2018 – Cardi B releases her debut album Invasion of Privacy, scoring Billboard No. 1 hits such as "Bodak Yellow" and "I Like It." As the best-selling female rap album of the 2010s, the LP won Best Rap Album at the 61st GRAMMY Awards in 2019, making Cardi the first solo female rapper to win the Category.
Cardi B at the 61st GRAMMY Awards | Emma McIntyre/Getty Images for The Recording Academy
2020 – In early 2020, rising star Pop Smoke is killed in Los Angeles. Months later, his posthumous debut album, Shoot for the Stars, Aim for the Moon, tops the charts, signifying the rise of drill as a major force in hip-hop culture.
2021 – At the 63rd Annual GRAMMY Awards in 2021, the Recording Academy introduced the Best Melodic Rap Performance Category, formerly known as the Best Rap/Sung Performance Category, to "represent the inclusivity of the growing hybrid performance trends within the rap genre."
2023 - At the 2023 GRAMMY Awards, seven-time GRAMMY winner Dr. Dre became the recipient of the inaugural Dr. Dre Global Impact Award for his multitude of achievements through his innovative, multi-decade career. Dre was first presented with the award at the Black Music Collective's Recording Academy Honors ceremony.
Photos: The Perfect Subject
How The Recording Academy & United Airlines Supported HBCU Students Through An Immersive GRAMMY Week Experience: "A Life-Changing Experience"
At the 2023 GRAMMYs, the Recording Academy, with support from United Airlines, elevated Black and Brown students attending historically Black colleges and universities (HBCUs) by providing once-in-a-lifetime opportunities for students to learn and grow.
As we continue to honor Black Music Month this June, the Recording Academy is proudly producing uplifting content and inclusive programming across the Diversity, Equity and Inclusion (DEI) space all month long. With support from our partners at United Airlines, the official airline partner of the GRAMMY Awards, the Academy's Black Music Collective is today celebrating Black and Brown students attending historically Black colleges and universities (HBCUs).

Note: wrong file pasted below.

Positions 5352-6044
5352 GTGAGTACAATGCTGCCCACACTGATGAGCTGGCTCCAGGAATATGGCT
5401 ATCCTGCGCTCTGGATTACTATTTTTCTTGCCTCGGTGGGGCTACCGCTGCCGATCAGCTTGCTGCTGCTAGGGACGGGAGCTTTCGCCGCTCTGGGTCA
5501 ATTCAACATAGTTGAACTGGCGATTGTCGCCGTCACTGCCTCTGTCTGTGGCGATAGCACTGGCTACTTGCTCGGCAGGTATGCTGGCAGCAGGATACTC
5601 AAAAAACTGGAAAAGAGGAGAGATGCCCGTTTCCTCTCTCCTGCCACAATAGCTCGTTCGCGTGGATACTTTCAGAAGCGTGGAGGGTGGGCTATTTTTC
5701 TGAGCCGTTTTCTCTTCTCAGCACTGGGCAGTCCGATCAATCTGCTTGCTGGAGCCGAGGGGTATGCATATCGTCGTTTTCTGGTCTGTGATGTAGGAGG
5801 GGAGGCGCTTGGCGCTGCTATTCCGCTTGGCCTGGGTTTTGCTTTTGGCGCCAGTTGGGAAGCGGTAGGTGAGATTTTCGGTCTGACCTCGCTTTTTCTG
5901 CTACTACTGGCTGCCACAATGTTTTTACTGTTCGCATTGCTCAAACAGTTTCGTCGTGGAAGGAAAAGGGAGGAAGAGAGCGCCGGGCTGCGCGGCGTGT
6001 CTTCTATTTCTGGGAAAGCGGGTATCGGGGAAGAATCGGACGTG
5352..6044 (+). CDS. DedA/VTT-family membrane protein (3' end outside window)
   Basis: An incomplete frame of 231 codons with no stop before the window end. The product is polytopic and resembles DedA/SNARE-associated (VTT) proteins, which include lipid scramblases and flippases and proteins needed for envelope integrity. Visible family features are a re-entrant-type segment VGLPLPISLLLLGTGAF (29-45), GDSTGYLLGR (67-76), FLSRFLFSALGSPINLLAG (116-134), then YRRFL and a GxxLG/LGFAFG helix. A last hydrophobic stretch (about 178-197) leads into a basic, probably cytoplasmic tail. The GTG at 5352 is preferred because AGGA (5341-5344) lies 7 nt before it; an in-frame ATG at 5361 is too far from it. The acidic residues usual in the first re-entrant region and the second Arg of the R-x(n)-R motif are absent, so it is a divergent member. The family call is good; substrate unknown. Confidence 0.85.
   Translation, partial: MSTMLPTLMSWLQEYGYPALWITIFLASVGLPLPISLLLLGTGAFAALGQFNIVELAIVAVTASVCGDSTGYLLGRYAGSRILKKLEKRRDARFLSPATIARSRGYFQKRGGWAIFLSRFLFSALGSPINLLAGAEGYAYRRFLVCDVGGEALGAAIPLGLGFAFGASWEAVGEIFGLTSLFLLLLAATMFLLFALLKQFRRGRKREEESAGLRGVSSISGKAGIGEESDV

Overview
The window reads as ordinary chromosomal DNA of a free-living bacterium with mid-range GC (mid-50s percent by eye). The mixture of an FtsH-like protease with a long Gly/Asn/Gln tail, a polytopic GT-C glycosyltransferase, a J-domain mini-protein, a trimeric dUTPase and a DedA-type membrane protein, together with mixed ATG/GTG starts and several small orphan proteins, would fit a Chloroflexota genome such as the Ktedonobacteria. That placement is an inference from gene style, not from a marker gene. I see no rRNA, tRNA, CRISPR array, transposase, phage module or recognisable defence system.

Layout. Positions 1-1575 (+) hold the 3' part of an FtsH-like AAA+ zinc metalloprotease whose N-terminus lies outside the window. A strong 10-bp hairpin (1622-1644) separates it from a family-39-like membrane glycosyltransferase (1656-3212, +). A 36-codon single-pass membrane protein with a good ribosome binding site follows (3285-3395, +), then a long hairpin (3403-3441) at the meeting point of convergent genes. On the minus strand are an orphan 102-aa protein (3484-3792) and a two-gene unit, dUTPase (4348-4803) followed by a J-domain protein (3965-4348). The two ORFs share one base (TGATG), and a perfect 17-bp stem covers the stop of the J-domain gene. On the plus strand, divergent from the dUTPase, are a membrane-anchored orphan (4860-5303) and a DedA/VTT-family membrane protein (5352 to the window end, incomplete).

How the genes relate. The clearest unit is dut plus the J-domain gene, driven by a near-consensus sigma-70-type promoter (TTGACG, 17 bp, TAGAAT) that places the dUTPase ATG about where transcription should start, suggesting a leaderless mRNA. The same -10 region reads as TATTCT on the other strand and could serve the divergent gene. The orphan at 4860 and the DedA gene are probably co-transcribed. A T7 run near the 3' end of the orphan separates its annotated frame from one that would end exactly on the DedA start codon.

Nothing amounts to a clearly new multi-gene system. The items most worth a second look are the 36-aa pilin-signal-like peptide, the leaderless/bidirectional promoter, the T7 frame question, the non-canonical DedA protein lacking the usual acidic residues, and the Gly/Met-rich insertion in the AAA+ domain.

Through this partnership, now in its second year, United recently provided air transportation for a select group of HBCU students to attend professional development programming in New York, Washington, D.C., and Atlanta. The immersive events across the nation and have helped propel their burgeoning careers in the music industry.
The Recording Academy, along with its Diversity, Equity and Inclusion team and the Black Music Collective, culminated this past year of programming with a once-in-a-lifetime experience: Made possible by United, 10 HBCU students from across the U.S. were gifted travel to attend the 2023 GRAMMYs, officially known as the 65th GRAMMY Awards, and the coinciding, week-long GRAMMY Week celebration in Los Angeles.
While in Los Angeles, these students assisted with the production of the 2nd annual Recording Academy Honors Presented By The Black Music Collective event during GRAMMY Week. They also attended the event as guests, representing their HBCUs while walking the beloved Black carpet.
To expand their learning, the students also experienced a private tour of the GRAMMY Museum, watched an industry panel featuring six-time GRAMMY-nominated singer/songwriter The-Dream, and attended the first-ever GRAMMY House event.
Below, watch the students experience the immersive GRAMMY Week 2023 program in full and hear directly from them about their HBCU education, career aspirations, and the lessons they learned from this remarkable, unique initiative.
Through this immersive experience, the students had numerous opportunities to build their network with music industry professionals and develop essential skills that bolstered their rising careers within the industry.
"Being a part of the Recording Academy, I not only know more about the industry, but have gained extended family in the process," Jasmine Gordon, a sophomore at Spelman College, said of her experience during GRAMMY Week.